After chemotherapy - discharge
What to Expect at Home
You had chemotherapy treatment for your cancer. Your risk for infections, bleeding, and skin problems may be high. You may still have mouth sores, upset stomach, and diarrhea.
You will probably get tired easily, and your appetite will be poor. You should be able to drink and eat food.
Brush your teeth and gums 2 - 3 times a day for 2 - 3 minutes each time. Use a toothbrush with soft bristles.
Floss gently one time a day.
Rinse your mouth 4 times a day with salt and baking soda solution (mix one half teaspoon of salt and one half teaspoon of baking soda in 8 ounces or 1 cup of water).
Do not use mouth rinses with alcohol in them. Use your regular lip care products to keep your lips from drying and cracking. Tell your doctor if you develop new mouth sores or mouth pain.
Chew sugarless gum or suck on sugar-free popsicles or hard candies. Do not eat foods and drinks with a lot of sugar.
Take care of your dentures, braces, or other dental products.
If you wear dentures, put them in only when you eat. Do this for the first 3 - 4 weeks after your transplant.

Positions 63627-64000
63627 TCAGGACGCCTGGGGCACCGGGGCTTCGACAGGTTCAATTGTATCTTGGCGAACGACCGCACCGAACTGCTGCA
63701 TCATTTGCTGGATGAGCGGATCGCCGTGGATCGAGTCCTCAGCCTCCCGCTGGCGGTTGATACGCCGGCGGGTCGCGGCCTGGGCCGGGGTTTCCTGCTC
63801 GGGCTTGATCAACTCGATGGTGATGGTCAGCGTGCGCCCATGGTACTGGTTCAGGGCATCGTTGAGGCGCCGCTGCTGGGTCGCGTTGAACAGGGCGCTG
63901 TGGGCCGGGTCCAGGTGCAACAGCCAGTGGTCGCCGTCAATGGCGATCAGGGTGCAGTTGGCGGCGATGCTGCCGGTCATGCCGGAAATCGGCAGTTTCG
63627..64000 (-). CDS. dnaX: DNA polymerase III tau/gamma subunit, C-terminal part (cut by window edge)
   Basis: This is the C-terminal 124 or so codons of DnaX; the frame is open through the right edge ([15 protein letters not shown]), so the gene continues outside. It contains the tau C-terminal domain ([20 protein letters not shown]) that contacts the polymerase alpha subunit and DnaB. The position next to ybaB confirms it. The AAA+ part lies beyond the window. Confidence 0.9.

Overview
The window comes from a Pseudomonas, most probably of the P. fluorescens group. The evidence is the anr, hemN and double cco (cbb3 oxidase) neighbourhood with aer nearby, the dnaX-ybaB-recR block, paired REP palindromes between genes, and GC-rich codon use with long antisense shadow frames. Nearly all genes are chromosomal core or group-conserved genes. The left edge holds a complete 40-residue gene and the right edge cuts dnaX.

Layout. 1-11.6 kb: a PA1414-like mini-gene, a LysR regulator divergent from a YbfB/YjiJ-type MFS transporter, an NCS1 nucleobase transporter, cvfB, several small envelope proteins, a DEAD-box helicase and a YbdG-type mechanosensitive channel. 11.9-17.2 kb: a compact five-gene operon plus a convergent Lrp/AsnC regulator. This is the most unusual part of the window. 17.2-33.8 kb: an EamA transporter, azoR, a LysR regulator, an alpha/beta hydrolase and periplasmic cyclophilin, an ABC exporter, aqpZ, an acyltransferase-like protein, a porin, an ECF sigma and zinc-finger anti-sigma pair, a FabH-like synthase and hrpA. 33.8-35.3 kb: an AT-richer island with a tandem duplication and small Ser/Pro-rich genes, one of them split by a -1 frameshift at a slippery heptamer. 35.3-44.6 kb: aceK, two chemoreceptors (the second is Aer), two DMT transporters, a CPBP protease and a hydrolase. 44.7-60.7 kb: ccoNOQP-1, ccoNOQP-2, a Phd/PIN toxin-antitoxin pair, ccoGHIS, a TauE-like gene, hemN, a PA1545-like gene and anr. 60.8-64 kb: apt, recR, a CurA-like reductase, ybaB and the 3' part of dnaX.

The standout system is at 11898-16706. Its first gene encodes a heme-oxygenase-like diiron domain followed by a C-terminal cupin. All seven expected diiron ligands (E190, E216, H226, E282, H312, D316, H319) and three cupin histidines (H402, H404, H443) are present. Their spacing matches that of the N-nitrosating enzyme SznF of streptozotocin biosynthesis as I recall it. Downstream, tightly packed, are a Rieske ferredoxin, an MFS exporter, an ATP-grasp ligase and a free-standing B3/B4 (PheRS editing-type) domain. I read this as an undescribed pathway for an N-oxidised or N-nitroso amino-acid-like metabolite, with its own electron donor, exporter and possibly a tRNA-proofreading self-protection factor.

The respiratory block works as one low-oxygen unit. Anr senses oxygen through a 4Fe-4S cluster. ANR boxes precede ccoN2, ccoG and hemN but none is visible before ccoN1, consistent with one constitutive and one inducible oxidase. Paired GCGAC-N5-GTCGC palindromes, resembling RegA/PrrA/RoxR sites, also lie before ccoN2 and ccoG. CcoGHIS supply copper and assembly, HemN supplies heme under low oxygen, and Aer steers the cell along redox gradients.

You need to be careful not to get infections.
Wash your hands with soap and water often:
Keep your house clean. Stay away from crowds. Ask visitors who have a cold to wear a mask or not to visit. Do not do yard work or handle flowers and plants.
Be careful with pets and animals:
Ask your doctor what vaccines you may need and when to get them.
If your doctor or nurse tells you your platelet count is still low, learn how to prevent bleeding during cancer treatment.
Start to walk. Slowly increase how far you go based on how much energy you have.
You need to eat enough protein and calories to keep your weight up.
Ask your doctor about liquid food supplements. These can help you get enough calories and nutrition.
Be careful about being in the sun. Wear a hat with a wide brim. Use sunscreen with SPF 30 or higher on any areas of exposed skin. Do not smoke.
You will need close follow-up care with your cancer doctor and nurse.
When to Call the Doctor
If you have any of these symptoms, call your doctor:
National Cancer Institute. Chemotherapy and you: support for people who have cancer (PDQ). Accessed May 11, 2012.
Perry MC. Approach to the patient with cancer. In: Goldman L, Ausiello D. Goldman: Cecil Medicine. 24th ed. Philadelphia, Pa: Saunders Elsevier;2011:chap 182.
Review Date: 6/7/2010
Reviewed By: Yi-Bin Chen, MD, Leukemia/Bone Marrow Transplant Program, Massachusetts General Hospital. Also reviewed by David Zieve, MD, MHA, Medical Director, A.D.A.M. Health Solutions, Ebix, Inc.
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